As the Market's Wild Ride Continued, I Did Some Shopping


I sat down to write my article Friday morning and each time I thought I had the right headline -- I didn't!

You see, it's different when the market is green, the VIX is calm, all is well. It's another thing when the NASDAQ is down over 400 points and 750 off from the prior day's high and the VIX suddenly spikes 25%. So the message starts to change. Your thinking goes from "Opportunities Abound" to "How bad could this get?" As usual, it's probably somewhere in-between.

For example, though the NASDAQ remains well off of its all-time high, it's also quite a bit higher than the January 24 low, when the market had gone into a tailspin. Could we revisit that 13,094 level? You bet. But just think about everything that's been thrown at the market lately, including the likelihood of multiple Fed rate increases, the increased tensions between Russia and Ukraine, a new strand of virus that threatened to close things down again, a spike in inflation the likes of which we haven't seen since the early 1980s... that's a LOT for the market to absorb. Yet here we are, with all of the major indexes still substantially higher than they were from that January 24 low.

So what's one to do on a day like we had on Friday? One option is to just step to the sidelines and wait things out. Probably not a bad idea. Well, in my case, I went shopping! In fact, I saw myself shopping on the heavily discounted aisle, nibbling on some very beaten-down stocks including TWLO, AFRM and PYPL. Did I get them at rock bottom prices? I'm going to find out.

In the case of TWLO -- who released decent earnings last Wednesday -- the stock had a wild ride of its own, spiking as high as $260+ (after hours) after the earnings release (on what was seen as positive news) to a low of $187.21 on Friday. That $70+ turnaround caught my attention (even though the stock did take a technical hit), as did the huge green volume bar on Thursday compared to the much lighter red volume bar on Friday.

After I went to the TWLO aisle, I turned my attention to highly discounted AFRM aisle, with the stock going from a high of $176.65 three months earlier to a low of $45.58 on Friday after they had reported earnings and "only" guided 5% higher for 2022, apparently some kind of disappointment, enough to take it lower by 21% on Friday. It did manage to close very slightly above its all time low of $46.50, but not by much.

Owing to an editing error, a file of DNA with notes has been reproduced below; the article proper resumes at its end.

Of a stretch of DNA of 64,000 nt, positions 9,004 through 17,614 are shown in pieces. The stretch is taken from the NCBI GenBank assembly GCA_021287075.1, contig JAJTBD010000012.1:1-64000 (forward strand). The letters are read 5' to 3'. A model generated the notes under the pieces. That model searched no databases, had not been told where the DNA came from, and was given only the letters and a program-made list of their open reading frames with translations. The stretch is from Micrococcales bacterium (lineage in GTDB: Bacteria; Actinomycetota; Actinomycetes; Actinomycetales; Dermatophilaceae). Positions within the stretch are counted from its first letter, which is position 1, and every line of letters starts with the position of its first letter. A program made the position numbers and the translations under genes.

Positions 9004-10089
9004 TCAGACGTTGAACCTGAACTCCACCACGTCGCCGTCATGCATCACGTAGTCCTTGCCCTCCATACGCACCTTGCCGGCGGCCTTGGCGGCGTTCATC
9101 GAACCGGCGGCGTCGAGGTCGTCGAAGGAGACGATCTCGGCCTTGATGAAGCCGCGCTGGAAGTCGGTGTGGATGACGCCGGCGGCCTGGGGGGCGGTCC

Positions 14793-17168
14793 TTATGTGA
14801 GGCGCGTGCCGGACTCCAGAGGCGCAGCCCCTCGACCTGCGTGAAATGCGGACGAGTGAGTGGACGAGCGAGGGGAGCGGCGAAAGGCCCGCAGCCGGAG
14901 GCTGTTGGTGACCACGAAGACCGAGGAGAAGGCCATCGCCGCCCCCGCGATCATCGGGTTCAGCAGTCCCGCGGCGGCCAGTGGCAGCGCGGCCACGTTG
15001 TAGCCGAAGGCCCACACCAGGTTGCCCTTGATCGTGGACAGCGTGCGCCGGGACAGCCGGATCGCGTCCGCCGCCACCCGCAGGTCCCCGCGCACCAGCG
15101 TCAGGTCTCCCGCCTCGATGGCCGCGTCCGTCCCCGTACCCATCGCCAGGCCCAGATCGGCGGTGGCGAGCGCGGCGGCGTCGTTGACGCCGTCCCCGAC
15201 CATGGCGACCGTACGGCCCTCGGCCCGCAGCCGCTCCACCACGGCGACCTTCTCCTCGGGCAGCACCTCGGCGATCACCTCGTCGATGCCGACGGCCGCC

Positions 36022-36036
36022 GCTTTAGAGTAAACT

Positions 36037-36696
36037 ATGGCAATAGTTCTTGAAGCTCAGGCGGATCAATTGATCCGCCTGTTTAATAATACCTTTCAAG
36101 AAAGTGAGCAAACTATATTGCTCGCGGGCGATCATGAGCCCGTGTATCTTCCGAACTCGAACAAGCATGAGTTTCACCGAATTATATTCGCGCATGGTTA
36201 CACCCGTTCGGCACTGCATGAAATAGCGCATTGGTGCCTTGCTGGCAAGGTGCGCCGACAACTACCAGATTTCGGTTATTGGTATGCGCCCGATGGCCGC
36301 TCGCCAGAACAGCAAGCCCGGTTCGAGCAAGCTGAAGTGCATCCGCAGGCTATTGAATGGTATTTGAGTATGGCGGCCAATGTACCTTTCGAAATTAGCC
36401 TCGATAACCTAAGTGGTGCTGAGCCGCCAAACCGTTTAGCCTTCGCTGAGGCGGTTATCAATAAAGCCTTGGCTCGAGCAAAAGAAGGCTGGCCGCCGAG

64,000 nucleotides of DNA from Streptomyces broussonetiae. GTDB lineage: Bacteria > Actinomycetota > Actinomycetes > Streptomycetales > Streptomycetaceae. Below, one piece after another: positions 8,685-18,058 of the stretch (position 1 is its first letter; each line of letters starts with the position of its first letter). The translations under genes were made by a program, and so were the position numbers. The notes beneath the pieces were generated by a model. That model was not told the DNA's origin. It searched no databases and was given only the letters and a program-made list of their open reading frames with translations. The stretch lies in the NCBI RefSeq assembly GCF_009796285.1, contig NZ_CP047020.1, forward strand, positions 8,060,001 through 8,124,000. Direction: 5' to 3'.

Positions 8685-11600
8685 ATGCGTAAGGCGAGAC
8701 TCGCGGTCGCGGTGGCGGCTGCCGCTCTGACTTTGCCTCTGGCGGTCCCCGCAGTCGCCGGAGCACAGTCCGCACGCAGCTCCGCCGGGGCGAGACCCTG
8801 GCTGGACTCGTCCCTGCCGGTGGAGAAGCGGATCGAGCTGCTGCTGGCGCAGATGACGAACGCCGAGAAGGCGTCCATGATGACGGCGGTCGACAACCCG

Finally, I moved into the PYPL aisle, where I saw the stock had been discounted a few hundred points from its July 26, 2021 high. Not only that, but both the RSI and Stochastics are showing the stock is very oversold, so I decided "I'll take some of that!"

Will I ultimately come out ahead on any of the three buys? Time will tell. And these are NOT recommendations for anyone else. But I do like the idea of getting involved with companies with bright futures that have gotten pummeled for any number of reasons. If I'm wrong, I won't feel as bad (especially in the pocketbook) as I might have felt had I bought any of them at their highs and rode them down to current levels. THAT would have been painful. And I won't let things get out of hand; I'll have reasonable stops in place in case I'm wrong.

In the meantime, this current bear market is going to create a lot of stress for a lot of traders. How bad might it get and what might we expect with this recent bout of selling? One way to find out is to join our Chief Market Strategist Tom Bowley when he conducts a VERY timely webinar this Saturday at 10:00am EST, "The Anatomy of a Cyclical Bear Market." To learn more about how you can participate at NO COST, just click here.

The wild rides we've seen in the market are likely to continue for a while; there's no telling how low the major indexes will go. But if you keep your wits about you, it's possible you will find opportunities that did not exist even a few months back. Be careful to protect your capital in case things go against you, but remember also that the majority of traders like to pile in when things look the brightest and go into a shell when things look their worst. Maybe trying to find something in-between isn't a bad idea.

At your service,

John Hopkins

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